When A Discovery of Witches was published last year, it didn’t so much arrive on the scene as explode in a myriad of star-spangled reviews.
There could not have been many readers and critics who weren’t bowled over by University of Southern California professor Deborah Harkness’s irresistibly sexy blend of history, mystery and truly spellbinding paranormal romance.
Almost inevitably there were comparisons with Stephenie Meyer’s bewitching Twilight saga but Harkness served up passion with a capital P... this was definitely a series for grown-ups rather than teenagers.
But what really set apart her mind-blowing tale of daemons, witches and vampires was its impressive historical and scientific backdrop which helped to raise the fantasy fiction genre to dizzy new heights.
‘Discovery,’ the first book of her All Souls Trilogy, introduced us to historian Diana Bishop, descended from a line of powerful witches, and the handsome, brooding vampire Matthew Clairmont whose forbidden, love-fuelled relationship set thousands of hearts aflutter.
In Shadow of Night, the much-anticipated second instalment of this epic tale, the action moves back in time to London in 1590 where Professor Harkness’s academic prowess in the science of Elizabethan England begins to work its own alchemical magic.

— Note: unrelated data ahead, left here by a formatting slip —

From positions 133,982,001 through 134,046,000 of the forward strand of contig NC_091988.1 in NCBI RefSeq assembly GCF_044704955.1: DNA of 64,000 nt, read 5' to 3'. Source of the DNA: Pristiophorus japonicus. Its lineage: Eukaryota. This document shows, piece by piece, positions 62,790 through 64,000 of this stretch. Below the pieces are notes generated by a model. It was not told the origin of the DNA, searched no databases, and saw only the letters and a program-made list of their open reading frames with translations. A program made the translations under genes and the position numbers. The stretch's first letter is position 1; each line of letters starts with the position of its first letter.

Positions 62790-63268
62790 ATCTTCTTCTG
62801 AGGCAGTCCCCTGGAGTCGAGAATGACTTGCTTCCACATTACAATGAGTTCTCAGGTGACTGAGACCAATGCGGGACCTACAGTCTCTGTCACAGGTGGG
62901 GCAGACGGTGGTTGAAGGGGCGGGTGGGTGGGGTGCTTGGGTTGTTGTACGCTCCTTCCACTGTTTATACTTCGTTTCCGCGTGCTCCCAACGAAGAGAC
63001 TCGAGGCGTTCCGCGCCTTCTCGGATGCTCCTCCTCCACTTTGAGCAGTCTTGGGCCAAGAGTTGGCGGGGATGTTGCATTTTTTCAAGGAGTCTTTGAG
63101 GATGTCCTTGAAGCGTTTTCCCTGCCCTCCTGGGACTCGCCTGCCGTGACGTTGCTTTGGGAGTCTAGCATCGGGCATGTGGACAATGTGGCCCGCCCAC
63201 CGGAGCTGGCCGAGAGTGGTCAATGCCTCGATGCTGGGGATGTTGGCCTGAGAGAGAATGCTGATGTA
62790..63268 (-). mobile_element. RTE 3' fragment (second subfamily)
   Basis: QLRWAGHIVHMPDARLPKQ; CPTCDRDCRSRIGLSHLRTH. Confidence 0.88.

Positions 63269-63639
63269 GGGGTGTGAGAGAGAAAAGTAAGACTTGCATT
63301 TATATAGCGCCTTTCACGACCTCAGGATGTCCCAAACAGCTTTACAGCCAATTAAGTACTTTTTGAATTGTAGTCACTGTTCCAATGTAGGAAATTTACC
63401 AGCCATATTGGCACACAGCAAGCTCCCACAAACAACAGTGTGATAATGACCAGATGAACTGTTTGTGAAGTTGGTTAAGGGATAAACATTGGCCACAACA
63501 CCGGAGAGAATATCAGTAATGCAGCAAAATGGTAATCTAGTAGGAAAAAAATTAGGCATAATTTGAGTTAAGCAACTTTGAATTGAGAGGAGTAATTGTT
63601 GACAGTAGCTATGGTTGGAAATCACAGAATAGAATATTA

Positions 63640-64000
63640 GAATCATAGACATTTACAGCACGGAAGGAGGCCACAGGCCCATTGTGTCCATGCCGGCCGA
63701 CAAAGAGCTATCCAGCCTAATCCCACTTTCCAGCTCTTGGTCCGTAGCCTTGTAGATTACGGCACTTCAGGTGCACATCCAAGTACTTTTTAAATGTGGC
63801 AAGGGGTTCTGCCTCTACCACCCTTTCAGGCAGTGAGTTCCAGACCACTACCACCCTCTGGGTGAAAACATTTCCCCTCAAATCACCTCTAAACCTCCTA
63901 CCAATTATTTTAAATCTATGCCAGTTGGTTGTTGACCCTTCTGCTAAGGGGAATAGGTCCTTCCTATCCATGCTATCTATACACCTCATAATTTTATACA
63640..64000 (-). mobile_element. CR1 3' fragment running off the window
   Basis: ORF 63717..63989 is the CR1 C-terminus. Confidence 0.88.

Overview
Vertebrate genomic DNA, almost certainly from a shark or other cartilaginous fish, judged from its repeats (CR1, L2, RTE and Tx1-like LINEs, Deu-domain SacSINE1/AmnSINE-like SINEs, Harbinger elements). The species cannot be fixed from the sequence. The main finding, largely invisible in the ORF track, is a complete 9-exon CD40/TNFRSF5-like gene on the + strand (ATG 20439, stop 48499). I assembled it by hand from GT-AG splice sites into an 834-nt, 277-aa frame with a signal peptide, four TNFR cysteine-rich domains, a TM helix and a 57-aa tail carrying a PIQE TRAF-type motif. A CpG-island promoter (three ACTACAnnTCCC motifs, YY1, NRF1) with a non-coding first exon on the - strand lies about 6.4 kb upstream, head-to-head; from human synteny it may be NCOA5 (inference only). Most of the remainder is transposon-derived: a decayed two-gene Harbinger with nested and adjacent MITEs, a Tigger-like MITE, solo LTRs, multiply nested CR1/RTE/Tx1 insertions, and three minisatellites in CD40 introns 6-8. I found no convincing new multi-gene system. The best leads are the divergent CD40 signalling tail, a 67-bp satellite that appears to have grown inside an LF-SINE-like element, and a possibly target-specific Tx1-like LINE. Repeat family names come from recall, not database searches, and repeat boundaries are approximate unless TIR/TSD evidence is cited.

When Diana discovered a significant manuscript, Ashmole 782, in Oxford’s Bodleian Library, she sparked a struggle in which she became bound to Matthew, son of a vampire overlord and a notable academic who recognises that 782 might reveal why the population of vampires is dwindling.
But their relationship threatens the fragile coexistence of witches, daemons and vampires so, desperately seeking safety, Diana and Matthew travel back in time to Elizabethan London where they soon realise that the past may not provide the haven they hoped for.
Reclaiming his former identity as poet and spy for Queen Elizabeth, the vampire Matthew falls back in with a group of radicals known as the School of Night. Many are unruly daemons and heretics, the creative minds of the age, including Sir Walter Raleigh, playwright Christopher Marlowe and astronomer and mathematician Thomas Harriot.
But Diana is in serious danger. London is full of perilous creatures who can sense her extraordinary, latent talents, and the devious devil Marlowe is becoming obsessively jealous of her.
Together Matthew and Diana scour the city for the elusive Ashmole 782 manuscript, and search for the witch who will teach Diana how to control her remarkable but erratic witching powers. It’s a quest that will take them to the court of the Holy Roman Emperor in Prague, and into a deadly struggle to return to the future...
Shadow of Night is a stunning follow-up to ‘Discovery’ – an intelligent and enchanting romp through a world that is inherently supernatural and alien, and yet recognisably factual in its construction of authentic historical figures operating in a tangibly real Tudor setting.
Harkness’s gift is to convince us that these two worlds can collide and to do it with such power, presence and starry-eyed panache that we suspend belief and allow ourselves to be swept away without pausing to question the whole, fantastical premise of the story.
A big, beautiful adventure with a final chapter that can’t come too soon...
(Headline, paperback, £7.99)